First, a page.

Tennessee and TVA’s plan to fund a network of electric vehicle fast charging stations along every 50 miles of the state’s interstates and major highways is moving at a trickle charge pace.
An ambitious agreement between the state and the public electric utility was announced in 2021 — electric vehicle charging stations every 50 miles along Tennessee’s interstates and major highways. At the time, the state and TVA said there were only 23 fast charging sites in Tennessee that were open to the public and that supported both “charging standards common to EVs.”
The Fast Charge TN Network
The plan is called the “Fast Charge TN Network,” sometimes shortened to just the “Fast 50” program and has a $20 million price tag. Funding for the program includes $5 million from the state’s share of a national VW lawsuit settlement and $7 million in federal highway dollars.
The two charging standards “common to EVs” do not include Tesla’s NASC fast-charging standard (North American Charging Standard) that has since been adopted this year by virtually all car manufacturers for future cars beginning next year.
An electric vehicle news site, Electrek, called the Fast Charge TN Network “stagnant” in late August, claiming just one charging station had been added under the program in two and a half years.
The Chattanooga Times Free Press reported more positive numbers around the same time, putting the Fast 50 results at “fewer than a dozen locations,” but with three more sites scheduled to open in September and 53 other sites under development and scheduled to come online over the next 12 months.
The state Department of Transportation’s Fast Charge TN Network home page says as of March there were 25 fast charging locations operating in Tennessee open to all consumers and supporting both charging standards common to EVs. By that count, it’s a net of just two fast charging stations since 2021.
A map of fast charging stations on the state website has perhaps the most updated publicly available information.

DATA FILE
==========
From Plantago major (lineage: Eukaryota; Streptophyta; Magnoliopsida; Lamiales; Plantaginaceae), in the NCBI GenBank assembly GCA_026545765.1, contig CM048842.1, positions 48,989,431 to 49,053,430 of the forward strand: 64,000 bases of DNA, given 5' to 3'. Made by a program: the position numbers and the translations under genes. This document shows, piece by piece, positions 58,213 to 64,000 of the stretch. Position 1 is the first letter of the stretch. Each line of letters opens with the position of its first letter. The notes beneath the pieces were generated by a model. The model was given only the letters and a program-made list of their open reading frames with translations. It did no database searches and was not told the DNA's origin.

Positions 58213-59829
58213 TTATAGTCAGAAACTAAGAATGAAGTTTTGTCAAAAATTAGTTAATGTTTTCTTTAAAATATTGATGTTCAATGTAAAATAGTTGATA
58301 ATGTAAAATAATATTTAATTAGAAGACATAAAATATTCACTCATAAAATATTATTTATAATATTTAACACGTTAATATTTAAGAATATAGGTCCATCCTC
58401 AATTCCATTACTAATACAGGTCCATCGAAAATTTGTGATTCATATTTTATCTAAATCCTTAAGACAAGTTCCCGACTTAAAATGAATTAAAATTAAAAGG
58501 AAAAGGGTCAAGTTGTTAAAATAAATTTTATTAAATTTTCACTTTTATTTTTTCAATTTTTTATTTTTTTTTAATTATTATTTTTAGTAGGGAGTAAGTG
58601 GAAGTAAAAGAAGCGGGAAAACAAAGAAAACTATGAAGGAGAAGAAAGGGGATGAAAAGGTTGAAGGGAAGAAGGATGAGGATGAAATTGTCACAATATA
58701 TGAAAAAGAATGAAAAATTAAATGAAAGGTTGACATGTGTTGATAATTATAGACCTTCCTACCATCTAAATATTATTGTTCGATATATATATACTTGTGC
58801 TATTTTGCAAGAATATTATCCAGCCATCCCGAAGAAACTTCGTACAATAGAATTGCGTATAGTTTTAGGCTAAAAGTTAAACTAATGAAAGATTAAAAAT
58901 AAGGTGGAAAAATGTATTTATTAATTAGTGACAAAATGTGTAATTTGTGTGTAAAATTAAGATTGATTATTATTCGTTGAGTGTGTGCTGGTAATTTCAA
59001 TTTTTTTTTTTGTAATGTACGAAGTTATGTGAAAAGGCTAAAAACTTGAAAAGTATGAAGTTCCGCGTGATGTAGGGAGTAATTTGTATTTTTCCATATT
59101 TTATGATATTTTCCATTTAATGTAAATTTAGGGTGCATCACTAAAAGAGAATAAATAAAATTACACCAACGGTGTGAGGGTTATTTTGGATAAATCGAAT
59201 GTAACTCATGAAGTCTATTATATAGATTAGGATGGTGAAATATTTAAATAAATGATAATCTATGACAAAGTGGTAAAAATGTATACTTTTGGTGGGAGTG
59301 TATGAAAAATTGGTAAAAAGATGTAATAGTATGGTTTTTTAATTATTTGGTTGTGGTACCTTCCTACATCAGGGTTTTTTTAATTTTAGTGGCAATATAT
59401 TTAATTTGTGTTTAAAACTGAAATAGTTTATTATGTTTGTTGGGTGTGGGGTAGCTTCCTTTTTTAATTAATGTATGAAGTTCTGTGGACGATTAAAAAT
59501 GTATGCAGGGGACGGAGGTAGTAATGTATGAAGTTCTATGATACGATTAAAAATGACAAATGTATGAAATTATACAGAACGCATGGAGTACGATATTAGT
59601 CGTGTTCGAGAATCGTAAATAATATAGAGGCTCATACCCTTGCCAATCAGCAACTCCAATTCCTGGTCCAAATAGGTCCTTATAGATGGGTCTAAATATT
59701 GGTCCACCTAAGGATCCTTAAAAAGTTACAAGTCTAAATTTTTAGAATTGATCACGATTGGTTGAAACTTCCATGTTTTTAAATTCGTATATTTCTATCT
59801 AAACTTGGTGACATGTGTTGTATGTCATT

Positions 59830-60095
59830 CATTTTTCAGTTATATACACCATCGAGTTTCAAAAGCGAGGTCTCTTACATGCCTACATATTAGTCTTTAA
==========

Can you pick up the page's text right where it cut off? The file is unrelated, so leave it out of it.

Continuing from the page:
It shows 16 Fast Charge TN Network sites in the state and more than a dozen pre-existing charging sites.
The Fast 50 program does not include the Level 2 chargers installed at Tennessee state parks in a partnership with Rivian. These relatively slow chargers are designed to let EV owners “top up” their cars while visiting the state’s parks, most of which are in rural locations where EV chargers are harder to find (or non-existent).
And fast chargers being installed by Tesla, which has not yet sought to participate in the state effort, are not included.
Fast Charger deployment not impressive
I’m sorry but one, two, less than a dozen or 16 charging “Fast 50” sites does not seem impressive.
Tesla, without public funding, has been rapidly expanding its network in Tennessee with far more charging stalls and more powerful chargers than the ones in the “Fast 50” program. Its locations typically have eight to 12 charging stalls minimum vs. the two to four minimum stalls in the “Fast 50” program.
And while the charging stations the state/TVA program are surely welcome, particularly in under-served areas, they are not all that fast “fast charging stations.”
Most are 62.5 kilowatt stations while Tesla Superchargers can deliver a maximum of 150 kW on its older generation chargers, 250kW on its newer versions and with a maximum of 350 kW coming. The “Fast 50” network of chargers fall in between Tesla’s Destination Chargers (often at hotels) and its Urban Chargers.
Anemic build-out pace
Pace of deployment is an issue for the program. The Tennessee Fast 50 pace is anemic.
“We knew going in that even under ideal conditions it would take 12 to 18 months to develop one of these rapid-charging stations from finding the site, purchasing the equipment and lining up all of the contractors to get the job done,” a TVA official told The Chattanooga Times Free Press.
By contrast, it has been reported that Tesla can open a Supercharger station from anywhere from a few weeks to a year. It took just eight days to deploy one in Florida last year. Admittedly, eight days is an exception, but the actual install of the equipment can be seven to 10 days.
And TVA’s best case is 12 to 18 months?
While there are over 750 charging stations in Tennessee for electric vehicles, including slow Level 2 chargers, the number of charging stations that can deliver 150kW or more power level needs to grow rapidly especially off the main interstates and away from urban areas.
The opening of the Tesla network to drivers of other makes will also help overall, although Tesla owners are not necessarily excited about the development.
‘Battery Belt’ state can do better
This need to most fast with it’s “Fast 50” plan should be obvious to TVA and Tennessee, part of the emerging “Battery Belt” of the United States. I just don’t see the energy being exerted that is needed to push this effort along.